On Monday, I talked about the Yankees offseason on the mound and today, I’ll talk about the hitters. To keep this more brief than the previous post, I’ll limit this to additions and subtractions that will affect the Major League team most.
Let’s start with Johnny Damon’s departure. Obviously, losing a player of Damon’s caliber is going to mean the team’s offense takes a bit of a hit. However, I’m of the opinion that Johnny Damon needed the Yankees more than the Yankees needed Johnny Damon. The Yankees also got a more-than-adequate-replacement for Mr. Damon: Curtis Granderson. Curtis represents an upgrade over Damon because he is not only younger, but he is also more versatile. At this point, Damon is an LF/DH; Granderson, on the other hand, can–and likely will–play center field for the Yankees in 2010.
The deal that brought Granderson to the Yankees was a good one. At the beginning, I was skeptical about bringing him in. Then again, that’s when the cost was reported to be Austin Jackson and Phil Hughes. Trading Jackson, along with Phil Coke (and IPK to the D-Backs), for Granderson was a deal that you have to make 100 times out of 100. Jackson’s stock has taken a small hit at each level–though I still think he can be at leat an average Major League player at his peak–and Coke has limited upside. Adding a center fielder with a pretty friendly contract (never makes more than $10MM guaranteed, $13MM option in ’13) is always a good thing.
Next, we come to the DH situation. The Yankees let WS MVP Hideki Matsui walk after he had an absolutely fantastic year. Like the Damon situation, this is a case in which the player needed the team more than the team needed the player. Matsui stayed (relatively) healthy in 2009 by just hitting and not playing the field, but by letting him go, the Yankees were signaling to Matsui–and perhaps the rest of baseball–that they do not have faith in Matsui’s knees holding up for another year. And maybe they’re right.
To replace Matsui, the Yankees brought back old friend Nick Johnson. Johnson projects to be the team’s number two hitter and could easily produce at a similar level to that of Matsui, though he’ll do it in different ways. Obviously, Mastui’s power made him a more traditional DH. While Johnson likely won’t hit for that sort of power, his on-base ability gives the Yankees another piece to the patience machine that is their lineup and he should fill in quite nicely.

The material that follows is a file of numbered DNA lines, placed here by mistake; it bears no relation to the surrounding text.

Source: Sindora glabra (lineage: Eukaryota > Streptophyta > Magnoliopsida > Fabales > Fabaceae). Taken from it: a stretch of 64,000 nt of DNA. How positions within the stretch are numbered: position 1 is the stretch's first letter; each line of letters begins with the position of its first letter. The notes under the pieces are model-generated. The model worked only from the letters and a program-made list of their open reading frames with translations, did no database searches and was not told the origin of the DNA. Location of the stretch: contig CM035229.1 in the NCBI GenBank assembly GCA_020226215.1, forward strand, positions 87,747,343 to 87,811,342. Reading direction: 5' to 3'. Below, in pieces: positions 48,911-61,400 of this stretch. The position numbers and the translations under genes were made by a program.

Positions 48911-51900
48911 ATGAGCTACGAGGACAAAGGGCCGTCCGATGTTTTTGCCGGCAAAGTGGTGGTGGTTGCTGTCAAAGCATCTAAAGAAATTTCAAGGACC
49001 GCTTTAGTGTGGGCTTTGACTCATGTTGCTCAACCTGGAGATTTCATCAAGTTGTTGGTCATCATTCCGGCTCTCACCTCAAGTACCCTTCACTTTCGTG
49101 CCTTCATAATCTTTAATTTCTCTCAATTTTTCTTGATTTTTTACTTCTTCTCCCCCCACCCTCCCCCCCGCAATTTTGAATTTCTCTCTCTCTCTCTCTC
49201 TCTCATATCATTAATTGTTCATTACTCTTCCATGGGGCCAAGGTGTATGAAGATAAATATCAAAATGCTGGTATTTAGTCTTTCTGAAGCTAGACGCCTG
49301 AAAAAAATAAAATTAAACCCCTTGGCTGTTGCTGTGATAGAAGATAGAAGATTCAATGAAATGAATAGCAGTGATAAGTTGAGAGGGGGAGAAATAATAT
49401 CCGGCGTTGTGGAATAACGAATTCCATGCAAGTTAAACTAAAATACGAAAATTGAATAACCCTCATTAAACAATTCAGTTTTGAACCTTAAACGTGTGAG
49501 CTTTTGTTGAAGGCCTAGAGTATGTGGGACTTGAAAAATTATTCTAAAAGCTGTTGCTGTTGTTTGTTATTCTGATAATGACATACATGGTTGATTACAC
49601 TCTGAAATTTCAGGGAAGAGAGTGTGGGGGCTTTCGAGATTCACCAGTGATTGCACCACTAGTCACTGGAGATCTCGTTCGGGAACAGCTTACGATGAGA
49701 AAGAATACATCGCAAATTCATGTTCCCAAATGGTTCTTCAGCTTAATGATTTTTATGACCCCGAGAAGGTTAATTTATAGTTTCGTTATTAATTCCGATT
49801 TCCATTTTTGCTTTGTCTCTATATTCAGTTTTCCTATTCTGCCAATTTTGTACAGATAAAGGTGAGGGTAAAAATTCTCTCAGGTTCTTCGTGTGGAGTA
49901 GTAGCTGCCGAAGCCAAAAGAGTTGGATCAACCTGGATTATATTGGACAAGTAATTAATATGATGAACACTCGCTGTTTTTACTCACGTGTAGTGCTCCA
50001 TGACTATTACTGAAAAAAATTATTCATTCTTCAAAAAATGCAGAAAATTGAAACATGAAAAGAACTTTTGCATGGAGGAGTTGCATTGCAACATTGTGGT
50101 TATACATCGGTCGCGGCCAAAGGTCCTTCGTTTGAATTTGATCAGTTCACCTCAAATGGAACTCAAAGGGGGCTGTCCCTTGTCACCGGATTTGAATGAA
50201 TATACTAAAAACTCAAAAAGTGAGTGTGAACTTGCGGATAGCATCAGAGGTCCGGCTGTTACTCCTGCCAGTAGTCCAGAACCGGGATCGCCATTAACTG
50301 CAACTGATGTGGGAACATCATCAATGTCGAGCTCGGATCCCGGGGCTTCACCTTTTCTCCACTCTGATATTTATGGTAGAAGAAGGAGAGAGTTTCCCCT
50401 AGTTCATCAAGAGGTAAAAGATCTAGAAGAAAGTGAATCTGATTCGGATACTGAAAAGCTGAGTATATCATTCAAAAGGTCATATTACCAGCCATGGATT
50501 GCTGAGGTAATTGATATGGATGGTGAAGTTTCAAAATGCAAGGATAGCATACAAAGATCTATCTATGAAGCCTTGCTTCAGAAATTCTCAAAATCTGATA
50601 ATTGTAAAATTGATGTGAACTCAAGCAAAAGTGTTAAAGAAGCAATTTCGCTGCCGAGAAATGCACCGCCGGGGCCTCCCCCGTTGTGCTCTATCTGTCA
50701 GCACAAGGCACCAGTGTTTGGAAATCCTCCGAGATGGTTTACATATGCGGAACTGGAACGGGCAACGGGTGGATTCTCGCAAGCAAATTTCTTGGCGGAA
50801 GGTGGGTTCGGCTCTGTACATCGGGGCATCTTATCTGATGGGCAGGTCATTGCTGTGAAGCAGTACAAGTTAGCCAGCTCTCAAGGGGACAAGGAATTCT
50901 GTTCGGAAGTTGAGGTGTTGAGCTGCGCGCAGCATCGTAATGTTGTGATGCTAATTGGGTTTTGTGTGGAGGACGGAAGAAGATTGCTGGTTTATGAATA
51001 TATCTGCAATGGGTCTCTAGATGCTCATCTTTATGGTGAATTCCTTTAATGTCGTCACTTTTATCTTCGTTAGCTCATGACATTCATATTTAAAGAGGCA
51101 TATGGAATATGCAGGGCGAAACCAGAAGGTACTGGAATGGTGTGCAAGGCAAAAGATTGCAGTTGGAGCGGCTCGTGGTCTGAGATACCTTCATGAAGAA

Rule V pick Jamie Hoffmann will compete for the last bench spot against spring training invitee Marcus Thames. In Hoffmann, the Yankees would be getting the outfield only equivalent of Jerry Hairston, Jr: he’s not going to be there for his bat. The book on Hoffmann is that he plays great defense, but may not be much of a hitter. Thames would be a righty version of the lost Eric Hinske: he’s there to mash the ball when he gets to the plate.
After four frustrating years in pinstripes, Melky Cabrera is also gone. He’ll be replaced by Randy Winn. Essentially, they are the exact same player: switch hitters who hit at a league average level, play good defense at the corners, and iffy defense in center field. While it’s unlikely that Winn makes us forget about Melky, he likely won’t make us wish for another “glass of Leche.”
Backup catcher Jose Molina recently signed with the Jays, and his spot will be taken by “incumbent” Frankie Cervelli. As depth, the Yankees signed veteran backstop Mike Rivera to a minor league deal. It’s unlikely he makes a big difference on the 2010 team, but he’s better depth than Kevin Cash (well, that isn’t saying much).
Lastly, there’s the relatively forgotten man of 2009: Xavier Nady. Deemed too pricey for the Yankees, Nady will play for the Cubbies in 2010. I was never a huge fan of Nady, but if healthy/at the right cost, he could’ve been a very useful bench outfielder.
In terms of upgrades and downgrades from 2009, I think Curtis Granderson will be the biggest upgrade; that is, the upgrade from last year’s CF to this year’s (presumably CG) will be bigger than any other addition. The only one that could come close is the DH spot. I think Johnson could easily match, or even outproduce, what Matsui did in ’09, but that improvement will likely not be bigger than the one Granderson brings.
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